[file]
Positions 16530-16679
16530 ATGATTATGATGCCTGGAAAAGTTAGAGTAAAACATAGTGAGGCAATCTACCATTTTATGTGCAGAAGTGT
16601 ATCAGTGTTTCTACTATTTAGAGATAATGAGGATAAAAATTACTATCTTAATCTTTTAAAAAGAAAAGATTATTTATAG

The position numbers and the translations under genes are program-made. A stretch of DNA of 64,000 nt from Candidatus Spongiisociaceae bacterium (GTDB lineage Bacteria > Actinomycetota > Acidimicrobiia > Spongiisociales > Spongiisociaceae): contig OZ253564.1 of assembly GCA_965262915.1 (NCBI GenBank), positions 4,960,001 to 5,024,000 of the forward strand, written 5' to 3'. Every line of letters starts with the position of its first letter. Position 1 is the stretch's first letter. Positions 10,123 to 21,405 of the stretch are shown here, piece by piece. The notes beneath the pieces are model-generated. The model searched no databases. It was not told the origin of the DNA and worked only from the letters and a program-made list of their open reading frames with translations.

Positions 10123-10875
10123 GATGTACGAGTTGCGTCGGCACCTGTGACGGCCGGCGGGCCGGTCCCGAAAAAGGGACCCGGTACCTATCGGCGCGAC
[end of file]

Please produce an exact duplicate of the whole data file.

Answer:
Positions 16530-16679
16530 ATGATTATGATGCCTGGAAAAGTTAGAGTAAAACATAGTGAGGCAATCTACCATTTTATGTGCAGAAGTGT
16601 ATCAGTGTTTCTACTATTTAGAGATAATGAGGATAAAAATTACTATCTTAATCTTTTAAAAAGAAAAGATTATTTATAG

The position numbers and the translations under genes are program-made. A stretch of DNA of 64,000 nt from Candidatus Spongiisociaceae bacterium (GTDB lineage Bacteria > Actinomycetota > Acidimicrobiia > Spongiisociales > Spongiisociaceae): contig OZ253564.1 of assembly GCA_965262915.1 (NCBI GenBank), positions 4,960,001 to 5,024,000 of the forward strand, written 5' to 3'. Every line of letters starts with the position of its first letter. Position 1 is the stretch's first letter. Positions 10,123 to 21,405 of the stretch are shown here, piece by piece. The notes beneath the pieces are model-generated. The model searched no databases. It was not told the origin of the DNA and worked only from the letters and a program-made list of their open reading frames with translations.

Positions 10123-10875
10123 GATGTACGAGTTGCGTCGGCACCTGTGACGGCCGGCGGGCCGGTCCCGAAAAAGGGACCCGGTACCTATCGGCGCGAC